Mickey Harte says he has “grave reservations” about the proposed rule changes and thinks they should only be trialled in the subsidiary competitions.
The Tyrone manager thinks it would be a mistake to persist with the rule changes for the Allianz League if they are not in place for the football championship, and is unhappy managers and players were not consulted about the changes in advance.
He also believes the changes will be self-defeating. Rather than promoting more expansive, attacking football, Harte reckons it could actually lead to the opposite.
“I don’t see them affecting the game positively the way the people bringing them in think they will do,” he said, at last night’s McKenna Cup launch in Belfast.
“There’s a potential to clog things up even more and lend itself to more defensive football. I don’t see them making things any better.
“There are too many rule changes. For any rule to be seen to be effective, you’d want to minimise the number of them for a start and have a really in-depth review of them after a trial.
“And if they’re going to be in the league and not championship it makes no sense to me whatsoever to prepare and play in seven league games which will have no bearing on how you play in the game in the championship.
"That makes no sense and I don’t think the sponsors would be too enamoured either.”
Tyrone have sought and received permission from Croke Park to play their opening McKenna Cup game on December 16, as they will be on a team holiday to Thailand when the first round proper begins on December 30.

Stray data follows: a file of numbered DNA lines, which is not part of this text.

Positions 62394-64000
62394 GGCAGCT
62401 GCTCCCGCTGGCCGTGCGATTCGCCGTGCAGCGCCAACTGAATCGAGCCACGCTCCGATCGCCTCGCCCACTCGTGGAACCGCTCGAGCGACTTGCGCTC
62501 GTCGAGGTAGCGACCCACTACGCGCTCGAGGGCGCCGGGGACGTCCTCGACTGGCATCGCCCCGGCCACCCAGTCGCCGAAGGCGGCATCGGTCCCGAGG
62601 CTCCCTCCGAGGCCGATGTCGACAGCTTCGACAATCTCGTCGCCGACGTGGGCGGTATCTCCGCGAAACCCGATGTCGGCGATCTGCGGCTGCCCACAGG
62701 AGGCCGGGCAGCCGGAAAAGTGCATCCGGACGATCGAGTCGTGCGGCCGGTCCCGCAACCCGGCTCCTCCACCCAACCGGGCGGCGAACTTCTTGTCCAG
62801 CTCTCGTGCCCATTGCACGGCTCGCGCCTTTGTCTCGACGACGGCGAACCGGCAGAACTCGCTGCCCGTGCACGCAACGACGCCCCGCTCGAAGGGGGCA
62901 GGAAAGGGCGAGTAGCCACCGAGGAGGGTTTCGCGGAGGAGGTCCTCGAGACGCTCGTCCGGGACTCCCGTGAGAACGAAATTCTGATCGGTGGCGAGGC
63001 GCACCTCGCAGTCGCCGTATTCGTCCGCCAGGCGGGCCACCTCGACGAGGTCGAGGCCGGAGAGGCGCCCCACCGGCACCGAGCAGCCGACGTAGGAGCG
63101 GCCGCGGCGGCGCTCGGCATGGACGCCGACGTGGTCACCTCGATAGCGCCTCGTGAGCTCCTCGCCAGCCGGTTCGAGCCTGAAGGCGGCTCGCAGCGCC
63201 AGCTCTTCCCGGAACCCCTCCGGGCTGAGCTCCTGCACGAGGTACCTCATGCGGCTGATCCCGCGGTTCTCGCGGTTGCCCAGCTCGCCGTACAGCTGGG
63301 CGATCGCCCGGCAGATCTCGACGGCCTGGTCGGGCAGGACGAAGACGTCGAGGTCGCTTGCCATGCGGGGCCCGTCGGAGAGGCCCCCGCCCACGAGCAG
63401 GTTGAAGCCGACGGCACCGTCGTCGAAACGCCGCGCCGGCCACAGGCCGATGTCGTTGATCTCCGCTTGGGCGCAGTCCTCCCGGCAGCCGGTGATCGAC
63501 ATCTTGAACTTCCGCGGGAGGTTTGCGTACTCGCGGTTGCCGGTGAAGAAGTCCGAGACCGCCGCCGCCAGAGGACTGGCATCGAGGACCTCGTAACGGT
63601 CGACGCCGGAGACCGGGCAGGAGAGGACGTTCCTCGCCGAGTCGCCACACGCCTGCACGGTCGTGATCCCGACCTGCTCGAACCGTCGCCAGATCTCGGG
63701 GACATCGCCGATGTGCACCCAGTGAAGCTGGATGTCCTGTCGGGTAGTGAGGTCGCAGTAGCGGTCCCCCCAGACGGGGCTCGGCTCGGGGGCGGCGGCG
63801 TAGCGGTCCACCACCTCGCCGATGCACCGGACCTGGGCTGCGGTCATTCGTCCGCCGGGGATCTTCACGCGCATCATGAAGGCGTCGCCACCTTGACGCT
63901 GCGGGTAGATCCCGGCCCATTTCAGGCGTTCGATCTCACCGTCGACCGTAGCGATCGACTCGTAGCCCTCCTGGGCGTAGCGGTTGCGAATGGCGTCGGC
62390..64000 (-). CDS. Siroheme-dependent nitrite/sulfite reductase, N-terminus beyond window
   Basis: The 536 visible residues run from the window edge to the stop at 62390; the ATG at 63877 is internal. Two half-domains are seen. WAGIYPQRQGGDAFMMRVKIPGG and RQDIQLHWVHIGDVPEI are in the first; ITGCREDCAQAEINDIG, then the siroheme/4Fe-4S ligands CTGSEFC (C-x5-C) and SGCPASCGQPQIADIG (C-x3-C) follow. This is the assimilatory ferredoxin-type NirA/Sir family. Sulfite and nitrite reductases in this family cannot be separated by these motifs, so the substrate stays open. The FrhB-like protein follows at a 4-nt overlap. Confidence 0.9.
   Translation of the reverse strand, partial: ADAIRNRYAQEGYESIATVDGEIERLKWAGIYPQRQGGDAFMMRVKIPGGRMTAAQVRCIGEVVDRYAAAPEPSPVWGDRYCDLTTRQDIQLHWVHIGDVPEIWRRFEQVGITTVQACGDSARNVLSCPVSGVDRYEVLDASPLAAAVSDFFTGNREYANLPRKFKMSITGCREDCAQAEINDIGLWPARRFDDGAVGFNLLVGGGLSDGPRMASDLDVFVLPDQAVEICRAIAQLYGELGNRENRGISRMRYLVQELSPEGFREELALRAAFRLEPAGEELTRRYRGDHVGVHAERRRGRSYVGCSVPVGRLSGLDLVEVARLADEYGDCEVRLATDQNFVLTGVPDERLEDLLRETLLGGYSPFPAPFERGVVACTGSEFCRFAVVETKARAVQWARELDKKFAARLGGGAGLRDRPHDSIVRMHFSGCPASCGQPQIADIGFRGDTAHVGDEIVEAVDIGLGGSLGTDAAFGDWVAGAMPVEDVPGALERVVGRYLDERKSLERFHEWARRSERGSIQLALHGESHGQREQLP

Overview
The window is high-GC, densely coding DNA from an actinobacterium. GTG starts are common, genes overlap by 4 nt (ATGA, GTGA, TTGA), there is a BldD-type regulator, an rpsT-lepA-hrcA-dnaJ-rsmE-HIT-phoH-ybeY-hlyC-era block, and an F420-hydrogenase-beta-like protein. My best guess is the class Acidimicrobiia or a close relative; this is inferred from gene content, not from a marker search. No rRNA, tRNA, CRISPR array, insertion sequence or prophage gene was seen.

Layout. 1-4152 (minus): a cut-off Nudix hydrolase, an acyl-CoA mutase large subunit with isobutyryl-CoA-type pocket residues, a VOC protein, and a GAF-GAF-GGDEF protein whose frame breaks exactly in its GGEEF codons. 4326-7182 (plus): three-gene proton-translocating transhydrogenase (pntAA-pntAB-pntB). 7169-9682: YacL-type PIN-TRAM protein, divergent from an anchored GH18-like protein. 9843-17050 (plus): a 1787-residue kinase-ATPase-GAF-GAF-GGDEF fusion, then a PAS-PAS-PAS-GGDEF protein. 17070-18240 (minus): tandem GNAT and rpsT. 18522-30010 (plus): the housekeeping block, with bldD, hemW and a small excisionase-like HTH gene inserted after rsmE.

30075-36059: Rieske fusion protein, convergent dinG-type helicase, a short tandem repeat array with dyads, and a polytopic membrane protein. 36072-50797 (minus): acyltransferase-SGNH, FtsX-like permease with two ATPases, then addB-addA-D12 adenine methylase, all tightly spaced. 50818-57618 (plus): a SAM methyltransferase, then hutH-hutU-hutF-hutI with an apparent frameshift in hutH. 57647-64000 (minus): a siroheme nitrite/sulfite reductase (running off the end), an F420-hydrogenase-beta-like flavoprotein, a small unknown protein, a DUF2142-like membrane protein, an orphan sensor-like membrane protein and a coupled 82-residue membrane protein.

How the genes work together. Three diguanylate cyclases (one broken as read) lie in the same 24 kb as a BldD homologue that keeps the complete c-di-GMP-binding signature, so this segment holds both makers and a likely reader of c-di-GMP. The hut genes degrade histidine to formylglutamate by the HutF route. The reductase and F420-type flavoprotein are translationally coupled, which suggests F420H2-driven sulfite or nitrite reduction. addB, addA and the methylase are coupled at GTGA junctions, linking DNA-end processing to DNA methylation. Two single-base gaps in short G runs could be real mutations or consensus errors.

That will be Harte’s first glimpse of the rules, introduced by the Standing Committee on Playing Rules, in action.
“It surprises me that these rules were even talked about and brought to a meeting before... I mean I was never consulted about them and I’ve been involved in football for many years now. They never asked the managers.
“I don’t think they asked the players a lot before they were mooted.
“The early response was from not very happy to moderately happy about the whole thing. There was nobody very happy about all these changes.”
Harte was no fan of the sin-bin when it was trialled by a football rules task force in 2005 but of the changes being introduced this time, it is the only one he’s giving a tentative thumbs up to.
“The only one I see easy to implement and experiment with is the sin bin, which won’t add much burden to the referee and the players can take it easily in their stride and they’ll still be playing the same game we’ve played in the last number of years.
“Others I think it could lend themselves to more defensive football. People will be getting behind the ball because what’s the point staying up the field if you can’t kick it (sideline kick) back so surely people will get behind the ball?”